We have questioned its descriptions for traders, retailers, consumers, and we have measured and repackaged it numerically, each shade even requiring fractions by the insertion of half tones and half numbers. We have indelibly expanded our rainbow by excavating and now understand lost colours that conjure up names meant to evoke images in readers minds by laying claims to famous people, locations, battles and events as well as the familiar and mundane – mouse and mud – all meant to captivate and entice consumers. Sometimes colour is even so marvelous and elusive it even has to be frenchified in name. One speaker pointed out, that sometimes the information is that which indescribable, the what it is not. It is only what you can imagine.
This is what I call ‘fashionese’; a language of nonsense that somehow works and reassures us. Sometimes it just does not make sense and we need to acknowledge the irrational the complexity and the fun. Our Danish colleagues explained this regarding the Louboutin case, calling it ‘fashion logic.’ But we are also reminded again about the specificity of this fashion logic, because, as now know, in Thailand colours are clearly days of the week.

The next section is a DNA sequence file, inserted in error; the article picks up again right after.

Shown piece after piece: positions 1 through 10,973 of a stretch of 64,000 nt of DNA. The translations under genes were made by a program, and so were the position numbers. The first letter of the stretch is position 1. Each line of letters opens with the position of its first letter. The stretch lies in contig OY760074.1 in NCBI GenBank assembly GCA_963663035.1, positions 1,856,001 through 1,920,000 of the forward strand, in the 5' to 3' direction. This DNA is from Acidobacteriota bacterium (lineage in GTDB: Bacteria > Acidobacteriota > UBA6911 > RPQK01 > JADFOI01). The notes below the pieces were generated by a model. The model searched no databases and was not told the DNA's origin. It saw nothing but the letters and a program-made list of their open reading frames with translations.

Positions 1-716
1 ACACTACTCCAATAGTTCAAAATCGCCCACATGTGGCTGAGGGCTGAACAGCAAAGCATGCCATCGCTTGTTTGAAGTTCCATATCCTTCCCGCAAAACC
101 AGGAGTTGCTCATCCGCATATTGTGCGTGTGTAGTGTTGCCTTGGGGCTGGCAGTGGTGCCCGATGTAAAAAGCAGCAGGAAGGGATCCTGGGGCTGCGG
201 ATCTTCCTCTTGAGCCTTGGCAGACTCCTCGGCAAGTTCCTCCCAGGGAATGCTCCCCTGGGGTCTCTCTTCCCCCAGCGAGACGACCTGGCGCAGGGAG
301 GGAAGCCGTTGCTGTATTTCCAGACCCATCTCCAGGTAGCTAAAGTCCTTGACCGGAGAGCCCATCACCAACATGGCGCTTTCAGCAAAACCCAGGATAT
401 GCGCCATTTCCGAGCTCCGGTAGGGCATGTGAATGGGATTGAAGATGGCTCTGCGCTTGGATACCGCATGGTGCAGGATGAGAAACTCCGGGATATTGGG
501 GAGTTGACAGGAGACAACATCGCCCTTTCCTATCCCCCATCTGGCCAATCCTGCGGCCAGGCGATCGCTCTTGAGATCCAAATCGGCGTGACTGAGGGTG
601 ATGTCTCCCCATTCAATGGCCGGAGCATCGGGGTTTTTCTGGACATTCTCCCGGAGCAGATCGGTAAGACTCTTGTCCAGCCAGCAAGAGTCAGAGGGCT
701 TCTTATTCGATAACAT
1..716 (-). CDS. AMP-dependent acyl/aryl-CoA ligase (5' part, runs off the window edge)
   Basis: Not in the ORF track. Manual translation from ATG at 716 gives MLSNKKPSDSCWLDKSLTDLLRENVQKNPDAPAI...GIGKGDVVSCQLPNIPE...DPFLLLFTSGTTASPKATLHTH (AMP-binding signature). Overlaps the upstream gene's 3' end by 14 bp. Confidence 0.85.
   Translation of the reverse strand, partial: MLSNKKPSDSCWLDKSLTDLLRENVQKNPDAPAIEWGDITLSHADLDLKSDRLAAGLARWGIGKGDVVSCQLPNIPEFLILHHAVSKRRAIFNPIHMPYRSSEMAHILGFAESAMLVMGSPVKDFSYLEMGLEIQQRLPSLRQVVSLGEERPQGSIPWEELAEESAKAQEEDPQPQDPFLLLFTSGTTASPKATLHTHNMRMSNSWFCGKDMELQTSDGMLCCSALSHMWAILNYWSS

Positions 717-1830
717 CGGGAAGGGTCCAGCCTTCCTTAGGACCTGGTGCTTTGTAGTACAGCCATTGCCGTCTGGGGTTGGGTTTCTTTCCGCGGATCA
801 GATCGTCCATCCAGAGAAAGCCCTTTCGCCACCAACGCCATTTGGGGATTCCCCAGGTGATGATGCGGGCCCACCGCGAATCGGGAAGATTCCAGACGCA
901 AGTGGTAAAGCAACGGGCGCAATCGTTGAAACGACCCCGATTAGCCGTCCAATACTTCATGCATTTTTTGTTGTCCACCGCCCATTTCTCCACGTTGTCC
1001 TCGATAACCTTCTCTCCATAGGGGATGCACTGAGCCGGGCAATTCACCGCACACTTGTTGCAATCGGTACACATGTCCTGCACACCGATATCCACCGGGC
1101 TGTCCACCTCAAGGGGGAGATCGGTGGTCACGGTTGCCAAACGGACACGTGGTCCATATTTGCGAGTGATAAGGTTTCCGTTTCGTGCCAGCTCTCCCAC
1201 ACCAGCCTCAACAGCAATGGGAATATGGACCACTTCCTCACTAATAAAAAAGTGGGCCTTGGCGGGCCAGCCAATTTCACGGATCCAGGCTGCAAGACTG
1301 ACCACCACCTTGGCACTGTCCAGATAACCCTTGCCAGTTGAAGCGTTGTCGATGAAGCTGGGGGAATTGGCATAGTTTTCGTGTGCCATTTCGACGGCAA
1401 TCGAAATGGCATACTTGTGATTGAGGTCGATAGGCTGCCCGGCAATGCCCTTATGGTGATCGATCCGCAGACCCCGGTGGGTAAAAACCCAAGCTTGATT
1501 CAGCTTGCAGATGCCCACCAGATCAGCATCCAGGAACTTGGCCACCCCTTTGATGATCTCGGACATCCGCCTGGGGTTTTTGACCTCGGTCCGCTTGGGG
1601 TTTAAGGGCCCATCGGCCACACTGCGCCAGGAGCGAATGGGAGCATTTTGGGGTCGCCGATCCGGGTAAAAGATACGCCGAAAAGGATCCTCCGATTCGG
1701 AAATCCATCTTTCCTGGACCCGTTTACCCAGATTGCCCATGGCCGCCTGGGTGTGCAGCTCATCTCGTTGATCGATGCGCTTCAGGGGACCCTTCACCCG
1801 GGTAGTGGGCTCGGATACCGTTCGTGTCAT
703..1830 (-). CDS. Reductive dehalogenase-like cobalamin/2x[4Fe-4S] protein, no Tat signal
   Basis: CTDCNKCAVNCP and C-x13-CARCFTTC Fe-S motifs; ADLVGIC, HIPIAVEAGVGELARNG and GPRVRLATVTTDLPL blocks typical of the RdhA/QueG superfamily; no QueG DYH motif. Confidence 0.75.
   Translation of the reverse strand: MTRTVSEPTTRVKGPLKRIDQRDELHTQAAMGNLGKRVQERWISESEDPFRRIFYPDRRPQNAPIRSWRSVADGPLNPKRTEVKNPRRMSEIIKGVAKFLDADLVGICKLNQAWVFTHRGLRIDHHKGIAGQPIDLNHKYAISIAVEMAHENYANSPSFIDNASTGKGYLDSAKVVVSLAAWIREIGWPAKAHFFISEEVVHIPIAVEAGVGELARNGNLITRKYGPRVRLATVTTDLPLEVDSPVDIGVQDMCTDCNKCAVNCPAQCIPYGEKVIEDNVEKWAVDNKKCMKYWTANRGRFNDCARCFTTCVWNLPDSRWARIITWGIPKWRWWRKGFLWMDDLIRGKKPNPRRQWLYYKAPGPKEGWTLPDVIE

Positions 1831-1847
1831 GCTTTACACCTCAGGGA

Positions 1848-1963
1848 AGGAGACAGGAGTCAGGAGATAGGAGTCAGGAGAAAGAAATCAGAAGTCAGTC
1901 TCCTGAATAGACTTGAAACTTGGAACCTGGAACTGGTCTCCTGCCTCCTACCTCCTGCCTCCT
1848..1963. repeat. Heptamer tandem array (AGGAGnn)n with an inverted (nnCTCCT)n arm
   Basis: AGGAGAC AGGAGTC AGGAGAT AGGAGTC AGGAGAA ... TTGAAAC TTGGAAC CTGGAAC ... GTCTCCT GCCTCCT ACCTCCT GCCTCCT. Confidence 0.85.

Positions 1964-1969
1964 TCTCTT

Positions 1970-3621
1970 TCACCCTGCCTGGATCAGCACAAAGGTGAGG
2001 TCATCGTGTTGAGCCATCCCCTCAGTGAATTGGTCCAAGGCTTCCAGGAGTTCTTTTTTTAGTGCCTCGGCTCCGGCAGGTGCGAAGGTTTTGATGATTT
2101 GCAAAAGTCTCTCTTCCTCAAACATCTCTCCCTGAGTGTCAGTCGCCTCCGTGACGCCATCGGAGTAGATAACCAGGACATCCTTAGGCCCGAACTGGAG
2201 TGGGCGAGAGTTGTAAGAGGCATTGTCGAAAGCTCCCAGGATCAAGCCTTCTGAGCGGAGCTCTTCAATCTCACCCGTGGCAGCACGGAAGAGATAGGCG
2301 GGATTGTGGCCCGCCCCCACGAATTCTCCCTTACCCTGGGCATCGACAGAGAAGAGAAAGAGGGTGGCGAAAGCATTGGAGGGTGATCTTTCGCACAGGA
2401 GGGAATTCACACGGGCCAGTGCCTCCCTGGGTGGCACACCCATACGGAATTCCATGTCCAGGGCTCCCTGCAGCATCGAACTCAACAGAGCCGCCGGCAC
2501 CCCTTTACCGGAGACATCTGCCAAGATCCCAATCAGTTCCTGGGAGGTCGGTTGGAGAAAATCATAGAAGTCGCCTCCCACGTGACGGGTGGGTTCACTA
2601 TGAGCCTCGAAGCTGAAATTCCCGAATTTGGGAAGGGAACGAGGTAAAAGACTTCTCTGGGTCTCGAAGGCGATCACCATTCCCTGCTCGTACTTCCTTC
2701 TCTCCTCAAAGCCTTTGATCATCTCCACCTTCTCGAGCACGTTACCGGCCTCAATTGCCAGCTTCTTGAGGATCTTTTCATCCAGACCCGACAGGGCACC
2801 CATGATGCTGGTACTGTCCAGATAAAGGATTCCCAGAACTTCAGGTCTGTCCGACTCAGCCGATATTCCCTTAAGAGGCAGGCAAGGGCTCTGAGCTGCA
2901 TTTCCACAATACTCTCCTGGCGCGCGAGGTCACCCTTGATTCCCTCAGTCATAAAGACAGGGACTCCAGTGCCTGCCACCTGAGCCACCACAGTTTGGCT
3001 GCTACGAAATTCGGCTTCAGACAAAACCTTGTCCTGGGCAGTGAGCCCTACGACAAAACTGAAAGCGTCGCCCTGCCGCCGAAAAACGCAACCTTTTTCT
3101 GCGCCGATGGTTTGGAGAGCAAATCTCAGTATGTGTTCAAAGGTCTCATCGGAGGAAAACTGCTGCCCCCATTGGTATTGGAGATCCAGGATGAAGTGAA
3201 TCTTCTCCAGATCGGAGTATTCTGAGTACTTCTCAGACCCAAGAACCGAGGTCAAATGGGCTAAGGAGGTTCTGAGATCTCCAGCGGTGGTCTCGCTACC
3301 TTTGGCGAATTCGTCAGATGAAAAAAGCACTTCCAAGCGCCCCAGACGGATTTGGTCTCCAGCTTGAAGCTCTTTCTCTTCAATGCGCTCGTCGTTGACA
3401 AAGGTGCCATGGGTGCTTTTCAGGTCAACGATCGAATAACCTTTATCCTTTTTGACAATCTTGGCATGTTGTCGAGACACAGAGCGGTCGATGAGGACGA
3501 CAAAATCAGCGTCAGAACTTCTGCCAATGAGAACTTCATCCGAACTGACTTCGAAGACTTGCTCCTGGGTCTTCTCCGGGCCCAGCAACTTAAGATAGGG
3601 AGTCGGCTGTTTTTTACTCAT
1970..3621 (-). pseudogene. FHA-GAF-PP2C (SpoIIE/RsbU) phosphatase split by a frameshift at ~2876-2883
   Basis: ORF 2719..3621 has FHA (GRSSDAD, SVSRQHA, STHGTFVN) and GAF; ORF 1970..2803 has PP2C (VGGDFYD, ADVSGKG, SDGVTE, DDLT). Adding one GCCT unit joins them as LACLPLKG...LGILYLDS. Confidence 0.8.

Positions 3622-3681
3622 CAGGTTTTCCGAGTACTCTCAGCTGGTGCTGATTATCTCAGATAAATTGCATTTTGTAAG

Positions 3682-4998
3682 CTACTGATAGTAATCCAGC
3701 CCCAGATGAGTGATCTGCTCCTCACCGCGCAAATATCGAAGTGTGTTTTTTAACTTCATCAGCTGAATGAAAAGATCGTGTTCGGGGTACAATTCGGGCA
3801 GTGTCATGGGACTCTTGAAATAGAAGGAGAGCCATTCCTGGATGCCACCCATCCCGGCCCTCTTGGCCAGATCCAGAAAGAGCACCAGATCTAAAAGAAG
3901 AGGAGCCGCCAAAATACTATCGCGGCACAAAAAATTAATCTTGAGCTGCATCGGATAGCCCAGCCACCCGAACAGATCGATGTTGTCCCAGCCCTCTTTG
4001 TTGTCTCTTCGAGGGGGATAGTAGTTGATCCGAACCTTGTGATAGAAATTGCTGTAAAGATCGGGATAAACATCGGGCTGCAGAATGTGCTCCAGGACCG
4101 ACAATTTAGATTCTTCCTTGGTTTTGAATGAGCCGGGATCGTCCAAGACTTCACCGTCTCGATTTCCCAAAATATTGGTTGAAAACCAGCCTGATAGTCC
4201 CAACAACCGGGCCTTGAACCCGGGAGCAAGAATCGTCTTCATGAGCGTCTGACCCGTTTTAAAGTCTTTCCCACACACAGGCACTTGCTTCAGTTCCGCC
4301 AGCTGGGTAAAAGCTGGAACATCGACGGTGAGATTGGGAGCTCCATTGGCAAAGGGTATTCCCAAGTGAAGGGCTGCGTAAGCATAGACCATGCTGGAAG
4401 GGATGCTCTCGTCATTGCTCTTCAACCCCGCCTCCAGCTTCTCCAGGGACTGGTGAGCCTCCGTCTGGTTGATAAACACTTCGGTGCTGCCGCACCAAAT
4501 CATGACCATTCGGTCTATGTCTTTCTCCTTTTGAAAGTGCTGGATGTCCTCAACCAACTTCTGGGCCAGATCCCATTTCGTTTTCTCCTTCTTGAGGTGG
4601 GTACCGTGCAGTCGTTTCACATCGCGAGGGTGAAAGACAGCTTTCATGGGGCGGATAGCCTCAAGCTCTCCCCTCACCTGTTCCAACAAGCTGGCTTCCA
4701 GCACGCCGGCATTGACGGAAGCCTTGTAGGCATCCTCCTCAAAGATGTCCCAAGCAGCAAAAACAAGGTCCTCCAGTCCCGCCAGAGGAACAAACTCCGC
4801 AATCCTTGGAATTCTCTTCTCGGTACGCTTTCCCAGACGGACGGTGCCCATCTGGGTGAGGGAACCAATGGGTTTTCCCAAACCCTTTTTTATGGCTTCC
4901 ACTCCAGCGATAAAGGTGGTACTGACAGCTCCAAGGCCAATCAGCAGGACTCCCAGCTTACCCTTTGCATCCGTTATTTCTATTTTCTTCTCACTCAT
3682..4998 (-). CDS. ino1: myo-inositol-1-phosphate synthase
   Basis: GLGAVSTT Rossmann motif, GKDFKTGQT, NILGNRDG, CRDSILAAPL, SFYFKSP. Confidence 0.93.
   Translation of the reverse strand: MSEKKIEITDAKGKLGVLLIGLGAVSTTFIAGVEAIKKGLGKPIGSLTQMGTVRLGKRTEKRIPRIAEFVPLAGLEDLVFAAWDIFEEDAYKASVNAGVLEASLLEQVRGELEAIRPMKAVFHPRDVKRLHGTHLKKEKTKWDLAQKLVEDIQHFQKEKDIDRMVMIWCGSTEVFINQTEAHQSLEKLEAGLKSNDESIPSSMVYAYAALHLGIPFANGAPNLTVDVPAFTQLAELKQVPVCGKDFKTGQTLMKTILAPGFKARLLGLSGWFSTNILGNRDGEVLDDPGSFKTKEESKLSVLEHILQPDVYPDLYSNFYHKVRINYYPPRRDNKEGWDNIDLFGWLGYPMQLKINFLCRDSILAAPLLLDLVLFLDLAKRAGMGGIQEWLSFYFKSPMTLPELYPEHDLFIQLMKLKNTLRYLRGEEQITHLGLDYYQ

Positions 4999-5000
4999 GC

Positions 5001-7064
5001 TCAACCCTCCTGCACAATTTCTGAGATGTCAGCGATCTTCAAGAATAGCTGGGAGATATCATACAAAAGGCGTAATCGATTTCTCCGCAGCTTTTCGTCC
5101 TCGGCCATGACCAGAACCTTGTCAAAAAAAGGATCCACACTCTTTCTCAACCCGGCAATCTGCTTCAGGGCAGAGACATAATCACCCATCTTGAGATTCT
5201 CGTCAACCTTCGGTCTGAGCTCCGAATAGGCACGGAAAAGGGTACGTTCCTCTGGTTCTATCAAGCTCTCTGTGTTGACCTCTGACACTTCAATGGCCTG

We have learned that colour is not black and white. It is a messy business, a science experiment, as Joyce Clissold’s marvelous Footprint dye book verifies, along with the deathly arsenical greens, and the deep red of broadcloth all demonstrate. We now question each black and white, and hand coloured image in fashion plates as well as in photographs, films and postcards. We all now have to think more closely about each document: was it painted? Then? When? By whom and why? We will now ask whose colour is it? Who decides and who receives it? Is it faded, is it ‘original’ and is it ‘true’?
Red white and blue is a trail to recover and rethink history, be it in Vichy France or Washington, DC at the White House in 1968. The brilliant multicolours of fin de siècle neon printed textiles, the prewar Ballet Russes and Bakst and the magic promise of fashion in celluloid to 1960s psychedelia or the Hmong transplanted in the USA, all give us new ways to think about the kaleidoscope of colour in time.